Simply having muscle cramps or a fainting spell doesn’t necessarily signify a major heat-related medical event. You will see “heat cramps” often in children that have been running around on a hot day. Getting them out of the sun, massaging the affected muscles, and providing hydration will usually resolve the problem.
In addition to muscle cramps and fainting, heat exhaustion is characterized by:
- Rapid pulse
- Nausea and Vomiting
- Temperature elevation up to 105 degrees F
If no action is taken to cool the victim, they could easily go on to heat stroke. In addition to all the possible signs and symptoms of heat exhaustion, heat stroke will manifest as loss of consciousness, seizures or even bleeding (seen in the urine or vomit). Breathing becomes rapid and shallow.
If not dealt with quickly, shock and organ malfunction may ensue, possibly leading to death. In heat stroke, the skin is likely to be red and hot to the touch, but dry; sweating might be absent. Once the body core hits 105 degrees or more, thermoregulation breaks down and the body’s ability to use sweating as a natural temperature regulator fails. In heat stroke, the body core can rise to 110 degrees Fahrenheit or more.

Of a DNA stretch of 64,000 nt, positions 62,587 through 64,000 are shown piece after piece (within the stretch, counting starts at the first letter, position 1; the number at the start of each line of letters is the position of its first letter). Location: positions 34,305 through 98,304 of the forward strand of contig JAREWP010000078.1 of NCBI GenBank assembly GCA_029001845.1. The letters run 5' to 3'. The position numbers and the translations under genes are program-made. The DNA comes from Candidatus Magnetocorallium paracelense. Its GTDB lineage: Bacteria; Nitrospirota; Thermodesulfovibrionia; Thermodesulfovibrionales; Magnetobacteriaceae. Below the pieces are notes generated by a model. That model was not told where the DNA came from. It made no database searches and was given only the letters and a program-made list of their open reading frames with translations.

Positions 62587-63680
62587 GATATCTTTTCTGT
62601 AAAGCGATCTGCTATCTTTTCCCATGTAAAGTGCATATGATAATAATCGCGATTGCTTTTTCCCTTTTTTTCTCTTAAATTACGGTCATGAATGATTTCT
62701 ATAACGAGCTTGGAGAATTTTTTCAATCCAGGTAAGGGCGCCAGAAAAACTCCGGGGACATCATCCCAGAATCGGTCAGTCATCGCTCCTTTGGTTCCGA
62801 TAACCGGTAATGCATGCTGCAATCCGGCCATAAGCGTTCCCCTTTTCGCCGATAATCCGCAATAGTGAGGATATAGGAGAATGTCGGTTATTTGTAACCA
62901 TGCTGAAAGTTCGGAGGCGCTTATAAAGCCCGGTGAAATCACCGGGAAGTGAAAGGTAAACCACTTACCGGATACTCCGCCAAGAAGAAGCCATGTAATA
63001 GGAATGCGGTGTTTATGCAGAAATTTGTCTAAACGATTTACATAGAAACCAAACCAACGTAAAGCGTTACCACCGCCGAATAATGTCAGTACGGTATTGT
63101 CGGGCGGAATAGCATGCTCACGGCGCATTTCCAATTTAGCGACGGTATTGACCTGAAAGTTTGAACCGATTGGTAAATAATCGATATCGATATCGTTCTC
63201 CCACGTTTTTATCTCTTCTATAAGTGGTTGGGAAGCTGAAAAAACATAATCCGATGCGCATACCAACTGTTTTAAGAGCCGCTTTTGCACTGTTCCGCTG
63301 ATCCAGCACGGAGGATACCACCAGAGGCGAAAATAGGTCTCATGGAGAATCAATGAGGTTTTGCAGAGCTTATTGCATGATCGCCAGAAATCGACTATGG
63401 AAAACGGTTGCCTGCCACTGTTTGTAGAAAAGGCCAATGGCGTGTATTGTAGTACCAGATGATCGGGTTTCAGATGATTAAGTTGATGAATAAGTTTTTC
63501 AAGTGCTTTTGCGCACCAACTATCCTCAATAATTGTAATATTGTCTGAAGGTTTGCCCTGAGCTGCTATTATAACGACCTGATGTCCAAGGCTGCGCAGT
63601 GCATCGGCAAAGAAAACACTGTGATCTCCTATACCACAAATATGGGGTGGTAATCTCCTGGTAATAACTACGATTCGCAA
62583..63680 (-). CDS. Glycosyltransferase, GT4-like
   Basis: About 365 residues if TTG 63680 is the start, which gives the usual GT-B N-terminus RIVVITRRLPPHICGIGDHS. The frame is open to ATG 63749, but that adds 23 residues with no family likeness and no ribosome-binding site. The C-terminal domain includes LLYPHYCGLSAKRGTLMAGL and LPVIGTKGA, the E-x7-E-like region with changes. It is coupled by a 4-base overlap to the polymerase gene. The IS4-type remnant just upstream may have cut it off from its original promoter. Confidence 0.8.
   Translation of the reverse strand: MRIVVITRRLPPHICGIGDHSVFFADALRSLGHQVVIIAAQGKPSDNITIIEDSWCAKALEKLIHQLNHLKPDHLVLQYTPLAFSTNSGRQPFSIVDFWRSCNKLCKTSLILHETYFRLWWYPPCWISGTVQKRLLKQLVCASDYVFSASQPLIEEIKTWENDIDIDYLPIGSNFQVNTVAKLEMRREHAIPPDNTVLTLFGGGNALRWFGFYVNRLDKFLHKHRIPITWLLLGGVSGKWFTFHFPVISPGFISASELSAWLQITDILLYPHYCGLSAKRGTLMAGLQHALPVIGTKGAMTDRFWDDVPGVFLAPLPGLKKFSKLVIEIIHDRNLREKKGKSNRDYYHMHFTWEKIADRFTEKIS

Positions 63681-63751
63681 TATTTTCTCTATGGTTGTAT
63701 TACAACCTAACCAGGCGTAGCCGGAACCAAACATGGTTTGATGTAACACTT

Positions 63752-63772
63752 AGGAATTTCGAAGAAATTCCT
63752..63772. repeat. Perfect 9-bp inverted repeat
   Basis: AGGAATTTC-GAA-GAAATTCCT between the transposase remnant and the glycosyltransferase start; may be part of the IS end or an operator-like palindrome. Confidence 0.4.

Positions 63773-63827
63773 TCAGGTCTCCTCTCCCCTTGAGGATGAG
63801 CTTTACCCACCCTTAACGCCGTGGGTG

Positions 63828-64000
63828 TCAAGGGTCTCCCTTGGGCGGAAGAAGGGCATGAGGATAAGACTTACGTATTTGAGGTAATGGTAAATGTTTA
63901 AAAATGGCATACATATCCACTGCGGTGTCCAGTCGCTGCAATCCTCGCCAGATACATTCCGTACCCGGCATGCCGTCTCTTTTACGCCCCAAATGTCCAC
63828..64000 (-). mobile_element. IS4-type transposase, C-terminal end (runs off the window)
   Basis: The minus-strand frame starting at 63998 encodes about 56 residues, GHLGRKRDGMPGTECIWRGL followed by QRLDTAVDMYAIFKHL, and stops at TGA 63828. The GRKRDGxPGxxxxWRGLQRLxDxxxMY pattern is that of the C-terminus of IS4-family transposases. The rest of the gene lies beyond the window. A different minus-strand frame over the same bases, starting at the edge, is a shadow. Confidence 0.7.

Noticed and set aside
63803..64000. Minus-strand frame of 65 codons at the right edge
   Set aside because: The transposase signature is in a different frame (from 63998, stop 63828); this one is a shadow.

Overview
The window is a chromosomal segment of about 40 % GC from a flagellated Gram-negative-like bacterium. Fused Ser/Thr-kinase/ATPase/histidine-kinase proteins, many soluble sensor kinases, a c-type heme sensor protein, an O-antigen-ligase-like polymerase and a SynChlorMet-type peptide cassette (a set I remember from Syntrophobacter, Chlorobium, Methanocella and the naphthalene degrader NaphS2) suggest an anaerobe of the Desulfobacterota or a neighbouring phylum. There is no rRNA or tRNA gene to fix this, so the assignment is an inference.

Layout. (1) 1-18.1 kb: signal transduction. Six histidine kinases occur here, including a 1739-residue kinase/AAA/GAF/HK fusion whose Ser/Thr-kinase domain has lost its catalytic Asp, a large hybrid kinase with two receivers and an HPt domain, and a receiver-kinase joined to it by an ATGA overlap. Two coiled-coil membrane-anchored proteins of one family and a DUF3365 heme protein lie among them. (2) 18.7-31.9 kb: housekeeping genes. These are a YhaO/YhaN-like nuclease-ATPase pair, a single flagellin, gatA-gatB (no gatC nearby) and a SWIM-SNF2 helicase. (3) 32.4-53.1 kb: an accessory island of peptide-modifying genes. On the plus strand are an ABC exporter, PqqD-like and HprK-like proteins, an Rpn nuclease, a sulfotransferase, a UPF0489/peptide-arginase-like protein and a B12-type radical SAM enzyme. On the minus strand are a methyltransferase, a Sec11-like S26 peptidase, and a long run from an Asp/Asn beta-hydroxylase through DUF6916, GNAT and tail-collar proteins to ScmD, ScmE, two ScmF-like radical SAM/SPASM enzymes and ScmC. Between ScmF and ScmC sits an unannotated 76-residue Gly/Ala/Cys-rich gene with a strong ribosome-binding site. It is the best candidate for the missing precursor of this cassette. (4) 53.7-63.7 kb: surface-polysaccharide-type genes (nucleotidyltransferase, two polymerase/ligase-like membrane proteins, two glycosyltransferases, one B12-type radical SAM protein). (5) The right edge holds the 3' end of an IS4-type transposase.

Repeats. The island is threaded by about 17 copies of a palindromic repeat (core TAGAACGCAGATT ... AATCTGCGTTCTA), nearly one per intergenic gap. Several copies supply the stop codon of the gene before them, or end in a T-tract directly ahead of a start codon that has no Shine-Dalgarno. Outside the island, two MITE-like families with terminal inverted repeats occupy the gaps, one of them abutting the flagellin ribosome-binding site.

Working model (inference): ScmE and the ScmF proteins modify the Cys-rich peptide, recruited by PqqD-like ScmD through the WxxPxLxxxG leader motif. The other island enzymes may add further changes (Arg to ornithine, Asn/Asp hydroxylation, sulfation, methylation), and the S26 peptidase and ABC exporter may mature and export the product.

In some circumstances, the patient’s skin may actually seem cool. It is important to realize that it is the body core temperature that is elevated. A person in shock may feel “cold and clammy” to the touch. You could be misled by this finding, but simply taking a reading with a thermometer will reveal the patient’s true status.
When overheated patients are no longer able to cool themselves, it is up to their rescuers to do the job. If hyperthermia is suspected, the victim should immediately:
- Be removed from the heat source (for example, out of the sun).
- Have their clothing removed.
- Be drenched with cool water (or ice, if available)
- Have their legs elevated above the level of their heart (the shock position)
- Be fanned or otherwise ventilated to help with heat evaporation
- Have moist cold compresses placed in the neck, armpit and groin areas